Kingspan workers to get first pay hike since 2007
Workers at building materials firm Kingspan's flagship Irish plant at Kingscourt in Cavan are in line to receive their first pay increase in seven years.
This follows a Labour Court recommendation that the workers receive a 2pc increase in October in spite of Kingspan's claimthat it wasn't in a position to award a pay increase.
Kingspan is among the best performers on the stock exchange over the past decade.Kingspahad argued before the Labour Court that any increase in costs would hurt competitiveness and said that the concession of the union's claim "would affect the long term future of the company".
The firm also argued that it must continue to maintain current cost levels to remain viable.
However, SIPTU countered that workers have not received a pay increase since 2007 and said workers have suffered a reduction in pay and terms and conditions of employment since 2010.
SIPTU argued that the company is currently profitable and was in a financial position to award a pay increase to its members.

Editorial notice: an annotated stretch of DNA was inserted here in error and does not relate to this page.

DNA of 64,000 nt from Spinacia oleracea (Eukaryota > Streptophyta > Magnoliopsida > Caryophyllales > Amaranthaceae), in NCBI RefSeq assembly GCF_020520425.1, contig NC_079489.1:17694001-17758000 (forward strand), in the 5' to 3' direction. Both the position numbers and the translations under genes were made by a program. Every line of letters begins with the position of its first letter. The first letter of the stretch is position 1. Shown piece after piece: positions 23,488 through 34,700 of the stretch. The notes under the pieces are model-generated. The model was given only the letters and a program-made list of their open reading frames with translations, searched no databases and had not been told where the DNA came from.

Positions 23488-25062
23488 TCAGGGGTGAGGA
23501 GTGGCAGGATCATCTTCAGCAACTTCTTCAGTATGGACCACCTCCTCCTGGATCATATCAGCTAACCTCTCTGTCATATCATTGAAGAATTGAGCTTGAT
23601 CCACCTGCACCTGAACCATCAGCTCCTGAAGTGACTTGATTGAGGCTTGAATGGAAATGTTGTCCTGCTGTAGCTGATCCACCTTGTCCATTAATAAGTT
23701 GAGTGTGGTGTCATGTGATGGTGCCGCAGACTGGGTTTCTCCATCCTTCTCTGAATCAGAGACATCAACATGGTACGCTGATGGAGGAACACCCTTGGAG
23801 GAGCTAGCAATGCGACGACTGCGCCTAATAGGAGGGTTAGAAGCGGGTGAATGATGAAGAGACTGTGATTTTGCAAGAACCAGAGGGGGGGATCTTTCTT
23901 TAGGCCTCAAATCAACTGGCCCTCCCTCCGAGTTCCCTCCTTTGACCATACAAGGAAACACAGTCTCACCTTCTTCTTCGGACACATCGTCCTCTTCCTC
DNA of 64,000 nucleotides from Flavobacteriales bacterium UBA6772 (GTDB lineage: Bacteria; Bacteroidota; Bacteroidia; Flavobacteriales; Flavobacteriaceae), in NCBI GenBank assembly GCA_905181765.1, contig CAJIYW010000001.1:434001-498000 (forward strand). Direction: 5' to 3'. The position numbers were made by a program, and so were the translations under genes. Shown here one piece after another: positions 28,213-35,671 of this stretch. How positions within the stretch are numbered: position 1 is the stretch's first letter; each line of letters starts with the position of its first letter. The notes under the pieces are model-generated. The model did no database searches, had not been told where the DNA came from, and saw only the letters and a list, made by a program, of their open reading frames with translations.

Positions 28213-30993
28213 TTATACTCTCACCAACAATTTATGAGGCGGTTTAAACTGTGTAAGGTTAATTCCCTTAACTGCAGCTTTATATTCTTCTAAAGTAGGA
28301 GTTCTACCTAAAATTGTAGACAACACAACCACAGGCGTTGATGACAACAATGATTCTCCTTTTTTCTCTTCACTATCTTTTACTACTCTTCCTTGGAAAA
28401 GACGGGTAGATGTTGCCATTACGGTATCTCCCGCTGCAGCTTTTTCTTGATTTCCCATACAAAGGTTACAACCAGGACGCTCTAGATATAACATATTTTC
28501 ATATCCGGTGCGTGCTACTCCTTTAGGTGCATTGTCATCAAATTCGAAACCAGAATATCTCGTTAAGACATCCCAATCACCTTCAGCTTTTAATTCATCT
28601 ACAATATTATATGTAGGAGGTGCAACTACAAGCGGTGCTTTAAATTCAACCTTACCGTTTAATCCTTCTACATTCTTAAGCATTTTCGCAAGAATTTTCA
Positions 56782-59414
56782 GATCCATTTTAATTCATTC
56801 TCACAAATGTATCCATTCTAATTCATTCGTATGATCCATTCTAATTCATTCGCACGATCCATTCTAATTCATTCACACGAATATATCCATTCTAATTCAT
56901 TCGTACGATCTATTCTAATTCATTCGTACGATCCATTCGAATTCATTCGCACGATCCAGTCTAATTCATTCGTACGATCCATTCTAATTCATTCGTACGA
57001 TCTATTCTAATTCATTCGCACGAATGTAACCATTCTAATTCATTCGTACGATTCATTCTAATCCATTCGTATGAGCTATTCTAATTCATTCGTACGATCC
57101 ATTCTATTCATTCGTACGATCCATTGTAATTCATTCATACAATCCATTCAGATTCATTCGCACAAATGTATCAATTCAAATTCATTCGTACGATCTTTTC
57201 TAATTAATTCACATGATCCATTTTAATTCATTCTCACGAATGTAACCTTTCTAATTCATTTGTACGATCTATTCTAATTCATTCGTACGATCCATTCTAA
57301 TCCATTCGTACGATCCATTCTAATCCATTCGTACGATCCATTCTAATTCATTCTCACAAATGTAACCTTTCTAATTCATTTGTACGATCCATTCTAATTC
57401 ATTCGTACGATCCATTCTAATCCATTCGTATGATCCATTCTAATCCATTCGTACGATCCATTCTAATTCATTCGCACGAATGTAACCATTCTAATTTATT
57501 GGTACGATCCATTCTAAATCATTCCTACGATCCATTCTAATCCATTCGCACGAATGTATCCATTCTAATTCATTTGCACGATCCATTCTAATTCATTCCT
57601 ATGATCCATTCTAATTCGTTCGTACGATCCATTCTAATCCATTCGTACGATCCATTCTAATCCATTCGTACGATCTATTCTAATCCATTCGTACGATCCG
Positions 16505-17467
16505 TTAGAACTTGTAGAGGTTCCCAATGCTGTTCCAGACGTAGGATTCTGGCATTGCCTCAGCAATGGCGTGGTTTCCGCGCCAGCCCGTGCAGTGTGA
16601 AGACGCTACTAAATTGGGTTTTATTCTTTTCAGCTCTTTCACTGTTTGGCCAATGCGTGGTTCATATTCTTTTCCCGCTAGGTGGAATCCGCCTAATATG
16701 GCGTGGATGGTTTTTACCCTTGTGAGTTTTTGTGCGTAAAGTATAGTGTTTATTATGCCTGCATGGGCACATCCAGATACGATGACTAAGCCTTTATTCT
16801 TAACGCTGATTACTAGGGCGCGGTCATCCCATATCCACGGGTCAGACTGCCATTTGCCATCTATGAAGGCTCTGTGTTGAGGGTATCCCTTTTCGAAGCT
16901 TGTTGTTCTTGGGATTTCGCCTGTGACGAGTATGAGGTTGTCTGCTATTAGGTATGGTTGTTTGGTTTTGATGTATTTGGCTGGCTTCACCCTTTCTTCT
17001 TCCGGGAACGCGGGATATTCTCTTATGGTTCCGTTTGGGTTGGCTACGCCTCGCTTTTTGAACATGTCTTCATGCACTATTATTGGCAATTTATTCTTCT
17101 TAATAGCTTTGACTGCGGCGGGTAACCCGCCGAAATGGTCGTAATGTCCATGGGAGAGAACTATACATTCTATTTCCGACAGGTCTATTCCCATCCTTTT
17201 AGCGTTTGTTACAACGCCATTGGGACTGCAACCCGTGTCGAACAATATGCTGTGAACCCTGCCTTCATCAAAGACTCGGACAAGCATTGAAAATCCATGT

According to the Labour Court report on the dispute "the union contends that the workers by means of enduring losses in pay and terms and conditions of employment over a number of years have contributed significantly to the viability of the company and believe that in line with other companies in the locality they should be awarded an increase in pay."
Around 100 workers are employed at the Cavan plant and in its recommendation, the Labour Court ruled that in return for a commitment to cooperate with normal ongoing change in the plant, workers receive a 2pc increase for a period of 12 months from in this October.
SIPTU organiser Denis Sheridan said that based on recently published results, Kingspan is able to give the 2pc pay increase.
"The company has been doing extremely well since 2010," Mr Sheridan said.
Earlier this year, Kingspan reported a strong start to 2014 following a 10pc rise in sales last year to €1.79bn. After tax profits increased 19pc to €89.2m.
Mr Sheridan said that the Labour Court recommendation will now be put to a ballot of its members next week.
Workers have suffered a loss in their terms and conditions with shift and overtime premiums cut "since the bursting of the Celtic Tiger", he added.